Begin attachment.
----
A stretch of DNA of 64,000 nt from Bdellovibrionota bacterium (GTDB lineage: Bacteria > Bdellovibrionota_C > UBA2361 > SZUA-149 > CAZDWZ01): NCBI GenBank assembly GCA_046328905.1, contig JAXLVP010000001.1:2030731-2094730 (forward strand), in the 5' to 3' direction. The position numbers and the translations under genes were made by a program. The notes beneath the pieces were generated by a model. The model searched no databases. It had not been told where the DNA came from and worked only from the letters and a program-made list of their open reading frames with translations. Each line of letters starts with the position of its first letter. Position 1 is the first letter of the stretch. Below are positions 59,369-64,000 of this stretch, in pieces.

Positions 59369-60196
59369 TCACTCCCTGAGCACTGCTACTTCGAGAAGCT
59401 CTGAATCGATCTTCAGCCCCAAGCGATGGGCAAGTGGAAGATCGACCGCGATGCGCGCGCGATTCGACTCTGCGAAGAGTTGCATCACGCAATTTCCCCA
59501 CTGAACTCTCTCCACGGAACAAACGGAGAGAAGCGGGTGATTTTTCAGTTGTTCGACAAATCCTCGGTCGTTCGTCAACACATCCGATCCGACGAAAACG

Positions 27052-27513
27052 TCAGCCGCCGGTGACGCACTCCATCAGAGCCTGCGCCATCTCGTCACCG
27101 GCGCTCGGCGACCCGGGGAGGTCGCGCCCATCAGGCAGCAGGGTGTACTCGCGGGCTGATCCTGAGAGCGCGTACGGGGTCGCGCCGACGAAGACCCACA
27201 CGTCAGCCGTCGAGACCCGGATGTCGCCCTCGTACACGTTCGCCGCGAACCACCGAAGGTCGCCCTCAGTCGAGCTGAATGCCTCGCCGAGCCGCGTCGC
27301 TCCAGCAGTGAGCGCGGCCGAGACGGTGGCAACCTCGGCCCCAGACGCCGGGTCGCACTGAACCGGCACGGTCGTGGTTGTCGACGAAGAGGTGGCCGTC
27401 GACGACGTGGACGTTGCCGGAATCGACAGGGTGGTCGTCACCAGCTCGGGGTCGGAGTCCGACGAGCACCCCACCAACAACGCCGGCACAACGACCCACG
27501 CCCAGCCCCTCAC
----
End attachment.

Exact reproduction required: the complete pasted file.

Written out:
A stretch of DNA of 64,000 nt from Bdellovibrionota bacterium (GTDB lineage: Bacteria > Bdellovibrionota_C > UBA2361 > SZUA-149 > CAZDWZ01): NCBI GenBank assembly GCA_046328905.1, contig JAXLVP010000001.1:2030731-2094730 (forward strand), in the 5' to 3' direction. The position numbers and the translations under genes were made by a program. The notes beneath the pieces were generated by a model. The model searched no databases. It had not been told where the DNA came from and worked only from the letters and a program-made list of their open reading frames with translations. Each line of letters starts with the position of its first letter. Position 1 is the first letter of the stretch. Below are positions 59,369-64,000 of this stretch, in pieces.

Positions 59369-60196
59369 TCACTCCCTGAGCACTGCTACTTCGAGAAGCT
59401 CTGAATCGATCTTCAGCCCCAAGCGATGGGCAAGTGGAAGATCGACCGCGATGCGCGCGCGATTCGACTCTGCGAAGAGTTGCATCACGCAATTTCCCCA
59501 CTGAACTCTCTCCACGGAACAAACGGAGAGAAGCGGGTGATTTTTCAGTTGTTCGACAAATCCTCGGTCGTTCGTCAACACATCCGATCCGACGAAAACG

Positions 27052-27513
27052 TCAGCCGCCGGTGACGCACTCCATCAGAGCCTGCGCCATCTCGTCACCG
27101 GCGCTCGGCGACCCGGGGAGGTCGCGCCCATCAGGCAGCAGGGTGTACTCGCGGGCTGATCCTGAGAGCGCGTACGGGGTCGCGCCGACGAAGACCCACA
27201 CGTCAGCCGTCGAGACCCGGATGTCGCCCTCGTACACGTTCGCCGCGAACCACCGAAGGTCGCCCTCAGTCGAGCTGAATGCCTCGCCGAGCCGCGTCGC
27301 TCCAGCAGTGAGCGCGGCCGAGACGGTGGCAACCTCGGCCCCAGACGCCGGGTCGCACTGAACCGGCACGGTCGTGGTTGTCGACGAAGAGGTGGCCGTC
27401 GACGACGTGGACGTTGCCGGAATCGACAGGGTGGTCGTCACCAGCTCGGGGTCGGAGTCCGACGAGCACCCCACCAACAACGCCGGCACAACGACCCACG
27501 CCCAGCCCCTCAC